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Sharon Stone Factor

Sep
14
2006

Hundreds of Italians crammed into a museum in Milan the other night to hear David Lynch talk about transcendental meditation.

Guards braced the big glass doors to keep people outside. For the lucky who had sardined into the Triennale but wouldn’t fit into the gaping conference room (never, never try to stand in line with Italians), organizers had to set up a separate screen outside to broadcast proceedings to the overflow.

The Zen Crowd

Seriously. Not the kind of reception you’d expect for a guy whose last decent project was rehashing scraps for an aborted TV project into “Mulholland Drive” in 2001.

And just about the last person anyone needs to hear speak about meditation. I mean, Newsweek called him “America’s best-known avant-garde filmmaker.” We all know what that means: beyond college students and inhabitants of either coast, no one has seen any of his movies.

But this is Europe, folks: give us your tired (stars), your poor (in talent), your huddled masses (of starlets) yearning to break free.

It’s the Sharon Stone Factor: she had one hit film of dubious taste 14 years ago, but hey, she’s worshipped in France.

Lynch rode into Milan, high from his lifetime achievement award at the Venice Film Festival. You read right, that’s lifetime, a career of excellence in film. The 60-year-old who brought us “Twin Peaks” is the only person that far away from death ever to get one.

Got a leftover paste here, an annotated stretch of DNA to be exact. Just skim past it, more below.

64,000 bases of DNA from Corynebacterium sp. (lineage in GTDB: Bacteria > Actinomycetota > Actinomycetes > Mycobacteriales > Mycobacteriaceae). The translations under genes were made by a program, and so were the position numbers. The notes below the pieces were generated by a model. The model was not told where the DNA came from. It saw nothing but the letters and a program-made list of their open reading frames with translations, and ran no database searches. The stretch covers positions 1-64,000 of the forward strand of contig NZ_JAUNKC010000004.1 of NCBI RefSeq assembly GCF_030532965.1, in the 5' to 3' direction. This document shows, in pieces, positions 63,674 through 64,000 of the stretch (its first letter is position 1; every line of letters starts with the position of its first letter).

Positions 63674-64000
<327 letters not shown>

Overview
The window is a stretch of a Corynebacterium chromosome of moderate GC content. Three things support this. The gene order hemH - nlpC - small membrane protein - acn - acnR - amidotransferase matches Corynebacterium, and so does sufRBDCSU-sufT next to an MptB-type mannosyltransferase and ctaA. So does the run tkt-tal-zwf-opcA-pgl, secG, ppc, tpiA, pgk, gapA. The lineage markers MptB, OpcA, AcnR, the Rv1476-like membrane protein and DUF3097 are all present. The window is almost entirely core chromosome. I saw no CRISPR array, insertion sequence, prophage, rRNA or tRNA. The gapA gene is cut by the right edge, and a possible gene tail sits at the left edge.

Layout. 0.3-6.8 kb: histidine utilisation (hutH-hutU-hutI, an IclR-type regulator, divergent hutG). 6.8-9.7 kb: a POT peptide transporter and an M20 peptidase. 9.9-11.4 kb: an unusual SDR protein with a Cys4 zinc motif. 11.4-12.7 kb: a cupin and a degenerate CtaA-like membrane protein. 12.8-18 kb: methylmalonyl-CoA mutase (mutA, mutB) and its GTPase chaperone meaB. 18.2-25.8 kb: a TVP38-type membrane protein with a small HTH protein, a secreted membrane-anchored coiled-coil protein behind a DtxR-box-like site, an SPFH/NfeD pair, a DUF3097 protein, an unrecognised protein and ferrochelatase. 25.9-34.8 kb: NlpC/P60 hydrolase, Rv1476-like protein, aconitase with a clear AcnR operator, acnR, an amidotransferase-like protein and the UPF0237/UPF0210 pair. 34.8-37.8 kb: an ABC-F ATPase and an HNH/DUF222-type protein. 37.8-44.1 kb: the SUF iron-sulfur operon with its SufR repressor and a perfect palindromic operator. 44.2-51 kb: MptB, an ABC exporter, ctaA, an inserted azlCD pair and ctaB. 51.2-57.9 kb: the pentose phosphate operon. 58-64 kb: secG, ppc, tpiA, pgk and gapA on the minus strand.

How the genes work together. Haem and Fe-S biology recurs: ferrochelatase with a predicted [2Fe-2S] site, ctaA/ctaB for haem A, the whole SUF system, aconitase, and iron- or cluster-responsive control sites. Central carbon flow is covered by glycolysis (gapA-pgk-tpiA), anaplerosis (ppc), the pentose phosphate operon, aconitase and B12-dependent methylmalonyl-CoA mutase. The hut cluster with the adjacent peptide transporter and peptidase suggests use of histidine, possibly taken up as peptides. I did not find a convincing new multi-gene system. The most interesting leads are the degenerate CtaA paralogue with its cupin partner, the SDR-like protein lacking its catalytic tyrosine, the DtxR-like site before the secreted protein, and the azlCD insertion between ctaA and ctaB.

Anyway, Lynch has practiced meditation for over 30 years and since 2005 has been touting its benefits. He’s raising money to create “peace factories” to further the practice, especially in schools.

The crowd ate it up, breaking into applause frequently. Lynch, frequently nodding a giant bobble head, spoke with the grating intonation of his native Montana, which, if you’re not used to hearing English all day long, is pretty surreal.

So, what was I doing there? Well, it was 6:30 p.m., late enough to turn off the computer but too early to justify an aperitif. Not very noble, I admit, and I had expected to find just a few movie buffs and some beatific meditators.

I lasted about 15 minutes, during which he spoke through a translator as if imparting the finer points of the ABCs to an eager group of six-year-olds. It was comforting to read the article from daily La Stampa, which said the illustrious director sounded like the latest American to hit these sunny shores trumpeting the Zone diet or life coaching.

Maybe there’s hope for Europeans after all.

Share  Posted by Nicole Martinelli at 5:59 PM | Permalink

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